Researchers check out a dead right whale in the Gulf of St.Lawrence in a handout photo. Ottawa is changing the dates of the snow crab season and making a speed limit in the Gulf of St. Lawrence permanent in a bid to protect the heavily endangered North Atlantic right whales. THE CANADIAN PRESS/Department of Fisheries and Oceans

Speed limits, snow crab season changes coming to help save the whales

Ottawa is changing the dates of the snow crab season and making a speed limit in the Gulf of St. Lawrence permanent to protect the heavily endangered North Atlantic right whales

Ottawa is changing the dates of Canada’s snow crab season and establishing a permanent speed limit in the Gulf of St. Lawrence in hopes of protecting the highly endangered North Atlantic right whale.

There are only about 450 of the whales left, and last summer at least 18 were found dead off the east coasts of Canada and the United States. Fisheries Minister Dominic LeBlanc says necropsies done on the 12 found in Canadian waters showed most had become tangled in fishing gear or hit by boats.

Related: B.C. Scientists witness first-ever documented killer whale infanticide

Scientists this week reported thus far

This year’s surveillance of the whales as they migrate north towards the Gulf for the summer has failed to spot a single newborn, scientists reported this week, adding to the concern surrounding one of Canada’s most at-risk mammals.

The lack of newborns underscores the need to make changes to the way ships and fisheries operate in the Gulf, LeBlanc told a news conference Wednesday.

“We don’t think it’s too late,” he said. “We think if we don’t act in a very robust way, we’ll set on course a very tragic outcome — and that’s why we’re here today announcing these measures.”

LeBlanc’s department is adjusting the dates of the snow crab season so it starts and ends earlier. The snow crab fishery will start as soon as possible, with the help of icebreakers and a hovercraft. The southern part of the Gulf, where most of the right whales were spotted last year, will be closed to fishing after April 28.

Related: Canadian snow crab imports threatened over whale deaths

Temporary closures will be enacted anywhere whales are spotted for at least 15 days, and the area won’t be reopened to fishing until at least two surveillance flights show no signs of whales.

All snow crab gear will have to be removed from the water by June 30, two weeks earlier than usual, and there will be lower limits for the number of traps allowed in certain areas.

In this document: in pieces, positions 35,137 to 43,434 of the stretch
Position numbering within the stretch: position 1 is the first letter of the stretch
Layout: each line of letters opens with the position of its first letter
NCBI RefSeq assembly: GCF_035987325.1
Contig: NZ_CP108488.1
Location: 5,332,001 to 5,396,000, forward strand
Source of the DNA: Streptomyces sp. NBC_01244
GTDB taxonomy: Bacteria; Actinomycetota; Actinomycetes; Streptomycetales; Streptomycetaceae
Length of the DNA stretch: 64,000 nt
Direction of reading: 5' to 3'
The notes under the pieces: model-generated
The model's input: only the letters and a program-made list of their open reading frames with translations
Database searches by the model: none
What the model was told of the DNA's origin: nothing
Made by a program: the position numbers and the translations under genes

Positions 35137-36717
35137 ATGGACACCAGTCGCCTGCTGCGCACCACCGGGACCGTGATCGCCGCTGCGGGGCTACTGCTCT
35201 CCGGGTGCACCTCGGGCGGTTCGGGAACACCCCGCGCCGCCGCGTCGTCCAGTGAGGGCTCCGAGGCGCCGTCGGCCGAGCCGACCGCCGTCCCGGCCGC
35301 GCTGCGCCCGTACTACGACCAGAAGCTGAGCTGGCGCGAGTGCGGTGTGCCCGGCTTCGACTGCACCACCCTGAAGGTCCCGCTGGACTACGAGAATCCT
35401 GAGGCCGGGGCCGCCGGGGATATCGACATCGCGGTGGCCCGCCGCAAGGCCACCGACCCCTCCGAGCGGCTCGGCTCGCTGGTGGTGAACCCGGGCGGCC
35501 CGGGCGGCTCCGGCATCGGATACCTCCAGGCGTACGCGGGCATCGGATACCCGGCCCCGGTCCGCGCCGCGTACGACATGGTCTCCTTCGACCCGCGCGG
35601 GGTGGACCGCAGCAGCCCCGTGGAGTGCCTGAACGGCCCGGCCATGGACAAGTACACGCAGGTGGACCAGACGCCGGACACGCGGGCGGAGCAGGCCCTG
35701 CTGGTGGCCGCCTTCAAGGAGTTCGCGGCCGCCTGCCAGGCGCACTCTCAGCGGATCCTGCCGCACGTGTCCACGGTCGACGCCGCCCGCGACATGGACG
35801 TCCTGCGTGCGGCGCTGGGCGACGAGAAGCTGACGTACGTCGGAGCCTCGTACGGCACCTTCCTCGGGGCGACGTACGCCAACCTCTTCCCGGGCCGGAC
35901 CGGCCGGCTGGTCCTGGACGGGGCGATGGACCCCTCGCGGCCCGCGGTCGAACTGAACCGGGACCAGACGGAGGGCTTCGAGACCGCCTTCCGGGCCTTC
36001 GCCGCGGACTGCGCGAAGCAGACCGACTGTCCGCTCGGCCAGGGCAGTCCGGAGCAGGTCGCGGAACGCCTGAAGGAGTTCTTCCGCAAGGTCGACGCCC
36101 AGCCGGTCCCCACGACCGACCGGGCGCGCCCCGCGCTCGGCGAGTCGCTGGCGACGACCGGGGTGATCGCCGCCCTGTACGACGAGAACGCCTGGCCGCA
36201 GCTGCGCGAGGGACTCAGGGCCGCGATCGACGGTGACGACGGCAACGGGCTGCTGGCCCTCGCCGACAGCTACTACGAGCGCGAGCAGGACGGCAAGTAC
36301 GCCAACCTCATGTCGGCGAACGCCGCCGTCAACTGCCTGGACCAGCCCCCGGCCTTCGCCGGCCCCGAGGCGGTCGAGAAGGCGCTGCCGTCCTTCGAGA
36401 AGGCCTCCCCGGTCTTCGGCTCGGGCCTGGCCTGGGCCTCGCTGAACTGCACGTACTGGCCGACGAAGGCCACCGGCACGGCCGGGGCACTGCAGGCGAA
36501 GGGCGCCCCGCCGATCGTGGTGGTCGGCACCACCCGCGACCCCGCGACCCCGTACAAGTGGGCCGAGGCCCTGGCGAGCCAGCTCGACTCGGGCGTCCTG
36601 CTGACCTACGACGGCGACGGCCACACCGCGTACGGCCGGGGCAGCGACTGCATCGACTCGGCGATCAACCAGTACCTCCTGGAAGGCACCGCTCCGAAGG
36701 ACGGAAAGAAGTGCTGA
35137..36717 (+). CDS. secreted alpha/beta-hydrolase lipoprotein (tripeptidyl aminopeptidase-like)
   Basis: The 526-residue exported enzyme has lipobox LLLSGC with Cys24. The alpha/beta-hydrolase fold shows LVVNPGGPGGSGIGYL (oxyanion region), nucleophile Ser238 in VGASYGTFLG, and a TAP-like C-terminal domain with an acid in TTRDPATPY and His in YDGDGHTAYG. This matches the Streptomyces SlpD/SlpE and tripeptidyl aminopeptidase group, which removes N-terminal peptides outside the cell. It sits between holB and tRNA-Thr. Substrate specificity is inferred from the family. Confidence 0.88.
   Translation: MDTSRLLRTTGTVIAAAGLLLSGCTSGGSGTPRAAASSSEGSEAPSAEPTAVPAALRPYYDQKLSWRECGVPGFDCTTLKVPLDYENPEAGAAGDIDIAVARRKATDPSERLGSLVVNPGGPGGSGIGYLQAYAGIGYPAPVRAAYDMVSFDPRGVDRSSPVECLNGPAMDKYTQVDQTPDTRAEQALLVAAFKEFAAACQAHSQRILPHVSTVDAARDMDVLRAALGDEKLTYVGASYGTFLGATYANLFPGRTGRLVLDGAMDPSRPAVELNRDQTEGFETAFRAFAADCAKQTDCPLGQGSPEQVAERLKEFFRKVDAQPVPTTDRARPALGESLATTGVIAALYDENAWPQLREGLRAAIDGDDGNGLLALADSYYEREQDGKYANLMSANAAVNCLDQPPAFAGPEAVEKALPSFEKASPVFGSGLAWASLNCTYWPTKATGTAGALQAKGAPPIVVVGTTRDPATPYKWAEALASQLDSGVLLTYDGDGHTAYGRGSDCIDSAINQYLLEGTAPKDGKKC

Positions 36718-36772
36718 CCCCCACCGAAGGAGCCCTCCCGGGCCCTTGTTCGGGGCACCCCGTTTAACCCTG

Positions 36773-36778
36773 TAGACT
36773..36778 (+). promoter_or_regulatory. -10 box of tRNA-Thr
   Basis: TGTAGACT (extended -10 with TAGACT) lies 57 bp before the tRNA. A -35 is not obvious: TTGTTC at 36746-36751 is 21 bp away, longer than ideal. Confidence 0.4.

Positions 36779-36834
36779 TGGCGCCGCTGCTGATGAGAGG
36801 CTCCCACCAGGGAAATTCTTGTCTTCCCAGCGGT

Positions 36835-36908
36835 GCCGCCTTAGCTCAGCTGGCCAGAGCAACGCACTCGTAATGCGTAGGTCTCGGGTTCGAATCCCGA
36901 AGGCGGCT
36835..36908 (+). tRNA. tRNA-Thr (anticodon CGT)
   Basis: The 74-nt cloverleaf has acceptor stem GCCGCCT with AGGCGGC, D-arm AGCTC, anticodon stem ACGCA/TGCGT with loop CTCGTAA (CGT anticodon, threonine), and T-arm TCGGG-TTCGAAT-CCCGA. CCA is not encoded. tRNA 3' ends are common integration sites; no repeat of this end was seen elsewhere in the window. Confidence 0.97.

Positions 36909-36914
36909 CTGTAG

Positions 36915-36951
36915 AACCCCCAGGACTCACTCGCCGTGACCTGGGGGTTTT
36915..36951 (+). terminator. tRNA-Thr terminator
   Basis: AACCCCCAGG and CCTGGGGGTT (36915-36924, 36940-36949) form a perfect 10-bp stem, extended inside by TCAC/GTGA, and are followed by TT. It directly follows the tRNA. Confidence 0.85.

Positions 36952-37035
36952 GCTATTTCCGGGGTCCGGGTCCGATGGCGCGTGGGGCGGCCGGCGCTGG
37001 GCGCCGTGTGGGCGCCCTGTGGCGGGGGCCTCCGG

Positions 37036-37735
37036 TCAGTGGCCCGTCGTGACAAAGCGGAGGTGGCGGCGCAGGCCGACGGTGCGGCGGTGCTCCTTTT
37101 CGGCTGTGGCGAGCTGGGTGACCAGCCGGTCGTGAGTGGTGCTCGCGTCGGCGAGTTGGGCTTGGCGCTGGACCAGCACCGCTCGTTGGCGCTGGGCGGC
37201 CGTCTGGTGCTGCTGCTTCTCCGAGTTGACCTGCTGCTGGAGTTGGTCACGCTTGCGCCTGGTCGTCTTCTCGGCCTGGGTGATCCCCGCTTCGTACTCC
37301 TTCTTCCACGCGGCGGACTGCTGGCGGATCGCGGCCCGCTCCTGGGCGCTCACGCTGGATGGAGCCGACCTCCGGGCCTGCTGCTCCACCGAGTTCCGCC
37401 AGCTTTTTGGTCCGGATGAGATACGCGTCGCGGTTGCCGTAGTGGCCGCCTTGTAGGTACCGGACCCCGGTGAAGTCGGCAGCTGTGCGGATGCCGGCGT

Transport Minister Marc Garneau also says the speed limit of 10 knots imposed on large ships in the Gulf last year will be reinstated in the western part of the Gulf between April 28 and Nov. 15.

Two shipping lanes with normal speed limits will be kept open north and south of Anticosti Island as long as no whales are in the area, but limits will be imposed in those lanes if that changes.

LeBlanc promised a multimillion-dollar announcement in the coming weeks to allow snow crab fishers to test ropeless traps, using technology that allows the remote retrieval of traps from the ocean floor. The ropes that are traditionally used to retrieve traps are a frequent problem for the whales; removing them would eliminate a significant threat, he said.

“We don’t believe the measures we’ve announced today will have a serious economic disruption on the crab fishery,” LeBlanc added, noting most of the measures were recommended by the fishers themselves.

Related: Accidental deaths threaten endangered whale

The Canadian Press

Like us on Facebook and follow us on Twitter.

Just Posted

This morning’s road conditions

Watch for slippery sections on much of Highway 5

Editor, The Times:

District of Clearwater invites local organizations to participate in Hockey Days

Playing Pickleball could just be your New Years resolution

By Judy Klontz Many people make a New Years resolution with good… Continue reading

Horsing around on skis

A skijoring practice is set for Jan. 19 at Smokin True Ranch

Editor, The Times:

Last year wasn’t a complete write-off

VIDEO: Students in MAGA hats mock Native American at Indigenous Peoples March

Diocese in Kentucky says it is investigating the matter, caught on video by onlookers

Want to avoid the speculation tax on your vacant home? Rent it out, Horgan says

Premier John Horgan and Sheila Malcolmson say speculation and vacancy tax addresses homelessness

CONSUMER REPORT: What to buy each month in 2019 to save money

Resolve to buy all of the things you want and need, but pay less money for them

UPDATE: B.C. woman and boy, 6, found safe, RCMP confirm

Roseanne Supernault says both she and her six-year-old nephew are fine and she has contacted police

PHOTOS: Women’s Marches take to the streets across B.C. and beyond

Women and allies marched worldwide protesting violence against women, calling for equality

Anxiety in Alaska as endless aftershocks rattle residents

Seismologists expect the temblors to continue for months, although the frequency has lessened

Women’s March returns across the U.S. amid shutdown and controversy

The original march in 2017, the day after President Donald Trump’s inauguration, drew hundreds of thousands of people

Federal Liberals announce former B.C. MLA as new candidate in byelection

Richard Lee will face off against federal NDP leader Jagmeet Singh

No winning ticket in $10 million Lotto Max jackpot

No win in Friday night’s draw means the next Lotto Max draw will be approximately $17 million

Most Read